YOKOSUKA, JAPAN — When the John S. McCain collided with the Alnic MC near the Singapore Strait in August last year, it was the third 7th Fleet ship to be put out of action by mishaps within a span of eight months.

The year 2017 started with the grounding of the cruiser Antietam at an anchorage just outside of Fleet Activities Yokosuka, causing an oil spill and forcing the ship to spend the rest of the year in dry-dock overhaul. The destroyer Fitzgerald collided with the MV ACX Crystal in June, two months before McCain’s accident.

The accidents took a devastating toll on operational availability among 7th Fleet ships. The accidents reduced by a quarter the number of usable cruisers and destroyers in Yokosuka and left two of the seven Yokosuka ships the Navy considers BMD capable —Fitzgerald and McCain out of the rotation.

Eight months later, 7th Fleet’s recovery is slowly coming into focus.

Antietam

After spending most of the year in overhaul, the cruiser Antietam — sidelined after grounding within sight of Fleet Activities Yokosuka — is back in action and working up for a patrol in the spring. The ship in December got back underway for the first time since the grounding, and in March the ship took part in MultiSail 2018 in the Philippine Sea alongside the destroyers Curtis Wilbur, Benfold and Mustin, as well as the Japanese Maritime Self-Defense Force destroyer Fuyuzuki.

Unlike the cruiser Port Royal, which suffered long-term damage from its grounding in 2009 Antietam, has no serious lingering effects that limit its operations because of the grounding, according to Lt. Cmdr. Jeremy Watkins, Antietam’s executive officer.

“For Antietam, the [repair] process has proven effective and we’re able to perform our normal operations,” Watkins said.

The two destroyers are another story all together. Much more seriously damaged than Antietam, both destroyers will take many months to fix.

Fitzgerald

Fitzgerald was heavy-lifted to Huntington Ingalls in Pascagoula, Mississippi, and recently added $57 million to the tab on the repair. That brings the running total to nearly $398 million worth of contracts thus far for Fitzgerald.

The repairs on Fitzgerald are far more complicated than for McCain.

When the Crystal punched through the superstructure, it warped — an outcome that is about as bad as you can have for an AEGIS ship that requires relatively precise angles for its SPY-1 radar to work correctly. There were even questions about whether the ship was salvageable at all early on, but Congress and the Navy decided to go ahead with the repairs at Ingalls. The $398 million includes more than $15 million for a new SPY-1D array purchased from Lockheed Martin.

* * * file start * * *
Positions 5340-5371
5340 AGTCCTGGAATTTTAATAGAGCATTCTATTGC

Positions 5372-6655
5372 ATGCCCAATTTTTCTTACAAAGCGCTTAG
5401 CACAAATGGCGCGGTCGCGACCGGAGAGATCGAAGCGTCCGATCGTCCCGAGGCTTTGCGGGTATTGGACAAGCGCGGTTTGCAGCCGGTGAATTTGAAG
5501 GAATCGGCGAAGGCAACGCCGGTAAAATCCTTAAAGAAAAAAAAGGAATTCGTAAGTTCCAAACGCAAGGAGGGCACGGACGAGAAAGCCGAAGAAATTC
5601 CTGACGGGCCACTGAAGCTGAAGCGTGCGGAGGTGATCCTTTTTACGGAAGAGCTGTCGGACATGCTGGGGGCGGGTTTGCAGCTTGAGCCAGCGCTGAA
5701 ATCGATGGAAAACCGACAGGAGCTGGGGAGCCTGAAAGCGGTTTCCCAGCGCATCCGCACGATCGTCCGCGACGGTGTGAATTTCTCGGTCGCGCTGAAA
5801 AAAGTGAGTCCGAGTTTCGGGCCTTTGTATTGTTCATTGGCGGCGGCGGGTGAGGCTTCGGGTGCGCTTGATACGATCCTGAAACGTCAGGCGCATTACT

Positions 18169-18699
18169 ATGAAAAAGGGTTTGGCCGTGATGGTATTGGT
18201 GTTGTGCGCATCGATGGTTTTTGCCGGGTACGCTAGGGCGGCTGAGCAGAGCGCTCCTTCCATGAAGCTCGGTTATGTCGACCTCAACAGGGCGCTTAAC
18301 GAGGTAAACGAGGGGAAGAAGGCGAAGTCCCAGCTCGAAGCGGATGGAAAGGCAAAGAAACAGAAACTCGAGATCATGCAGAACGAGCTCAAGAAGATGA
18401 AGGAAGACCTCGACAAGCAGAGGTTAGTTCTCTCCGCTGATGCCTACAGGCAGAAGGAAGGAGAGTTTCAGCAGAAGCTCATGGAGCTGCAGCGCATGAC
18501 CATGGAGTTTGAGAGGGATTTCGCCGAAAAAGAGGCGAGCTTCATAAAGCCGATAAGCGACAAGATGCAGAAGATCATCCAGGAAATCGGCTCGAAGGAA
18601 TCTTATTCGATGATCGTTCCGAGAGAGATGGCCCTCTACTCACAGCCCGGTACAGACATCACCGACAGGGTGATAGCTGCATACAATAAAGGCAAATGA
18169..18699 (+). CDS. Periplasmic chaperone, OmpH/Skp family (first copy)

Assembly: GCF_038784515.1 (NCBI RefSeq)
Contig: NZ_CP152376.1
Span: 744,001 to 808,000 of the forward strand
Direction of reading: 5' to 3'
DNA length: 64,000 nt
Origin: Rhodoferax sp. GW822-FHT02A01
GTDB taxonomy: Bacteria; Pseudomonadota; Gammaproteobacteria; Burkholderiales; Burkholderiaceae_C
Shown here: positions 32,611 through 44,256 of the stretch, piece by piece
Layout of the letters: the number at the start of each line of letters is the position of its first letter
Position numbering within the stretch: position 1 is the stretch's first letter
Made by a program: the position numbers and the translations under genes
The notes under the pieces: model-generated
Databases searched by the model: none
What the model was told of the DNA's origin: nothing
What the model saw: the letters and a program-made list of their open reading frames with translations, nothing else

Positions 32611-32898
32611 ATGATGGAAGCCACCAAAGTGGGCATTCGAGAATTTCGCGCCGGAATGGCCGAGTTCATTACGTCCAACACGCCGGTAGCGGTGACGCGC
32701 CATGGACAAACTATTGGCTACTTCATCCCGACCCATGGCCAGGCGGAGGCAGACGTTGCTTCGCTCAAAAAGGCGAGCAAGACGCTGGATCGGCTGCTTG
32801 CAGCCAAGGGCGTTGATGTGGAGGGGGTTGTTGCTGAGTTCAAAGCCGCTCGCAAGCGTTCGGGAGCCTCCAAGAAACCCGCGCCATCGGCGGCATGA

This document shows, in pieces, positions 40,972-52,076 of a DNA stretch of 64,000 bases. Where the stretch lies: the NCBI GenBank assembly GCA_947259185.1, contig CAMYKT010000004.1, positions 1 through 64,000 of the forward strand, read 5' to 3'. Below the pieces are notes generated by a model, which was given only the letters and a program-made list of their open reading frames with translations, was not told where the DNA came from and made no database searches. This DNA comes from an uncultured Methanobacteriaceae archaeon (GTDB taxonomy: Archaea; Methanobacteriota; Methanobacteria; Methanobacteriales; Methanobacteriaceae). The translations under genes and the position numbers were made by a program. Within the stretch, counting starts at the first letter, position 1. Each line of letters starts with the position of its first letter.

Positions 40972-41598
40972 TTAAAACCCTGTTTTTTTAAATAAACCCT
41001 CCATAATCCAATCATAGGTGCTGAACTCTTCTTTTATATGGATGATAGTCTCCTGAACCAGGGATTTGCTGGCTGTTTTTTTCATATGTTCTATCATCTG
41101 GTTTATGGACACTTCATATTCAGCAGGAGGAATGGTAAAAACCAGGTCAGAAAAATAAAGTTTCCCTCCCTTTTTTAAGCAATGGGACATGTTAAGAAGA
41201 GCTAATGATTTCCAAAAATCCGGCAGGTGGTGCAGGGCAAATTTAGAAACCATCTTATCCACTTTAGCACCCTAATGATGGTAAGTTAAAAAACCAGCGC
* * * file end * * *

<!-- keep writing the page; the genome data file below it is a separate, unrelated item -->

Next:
Work on the Fitzgerald should be done by the end of 2020, according to the most recent contract award, but pinning down an actual date is difficult because the yard is still wrapping its arms around the normal growth work that arises any time you open a ship up, let alone one that was partially flooded.

McCain

McCain is, in contrast, a relatively straight-forward repair. The Navy decided that the job was one that could be handled by the repair facility in Yokosuka rather than back in the states like Fitzgerald.

To fix McCain, yard workers in Yokosuka have cut away all the debris, twisted metal, pipes and wires from the hole punched through its hull by the Alnic MC. In its place, the workers have erected large stanchions and shoring around the area breach to support McCain and prevent buckling and further damage.

The cutaway section is then to be refabricated and welded back into place.

Yokosuka yard workers are pushing forward with repairs to the destroyer John S. McCain. Much of the visible damage from the collision with the tanker has been cut away as the Navy now works toward fabricating a new section of the ship to weld in. (Photo by David B. Larter, Staff.)
Yokosuka yard workers are pushing forward with repairs to the destroyer John S. McCain. Much of the visible damage from the collision with the tanker has been cut away as the Navy now works toward fabricating a new section of the ship to weld in. (Photo by David B. Larter, Staff.)

A couple factors have made the McCain repair challenging, according to engineers who spoke to Defense News. First, the supply system isn’t exactly set up for replacing whole sections of the ship so resolving parts issues has been a slog but are being worked through. The second is the simple limitation that spaces can only fit so many workers in them at a time — a calculation that engineers call “butts per square inch.”

Seventh Fleet commander Vice Adm. Phillip Sawyer told Defense News during a visit to Japan that the time in dry dock would be used not just for mending the collision damage but other lingering problems as well.

“So we’re not only fixing the damage that was done during the collision but we’re also taking advantage of her being in a dry dock and fixing other things — either periodic maintenance or corrective maintenance,” Sawyer said.

The original plan was to have McCain back in the fleet by the end of the fiscal year, but prospects for that have dimmed as growth work — repairs discovered in the process of fixing the obvious damage — has reared its ugly head, officials said. One who spoke on background said that during repairs and inspections, the yard discovered extensive cabling issues that needed to be fixed, driving delays in getting McCain back on patrol in 7th Fleet.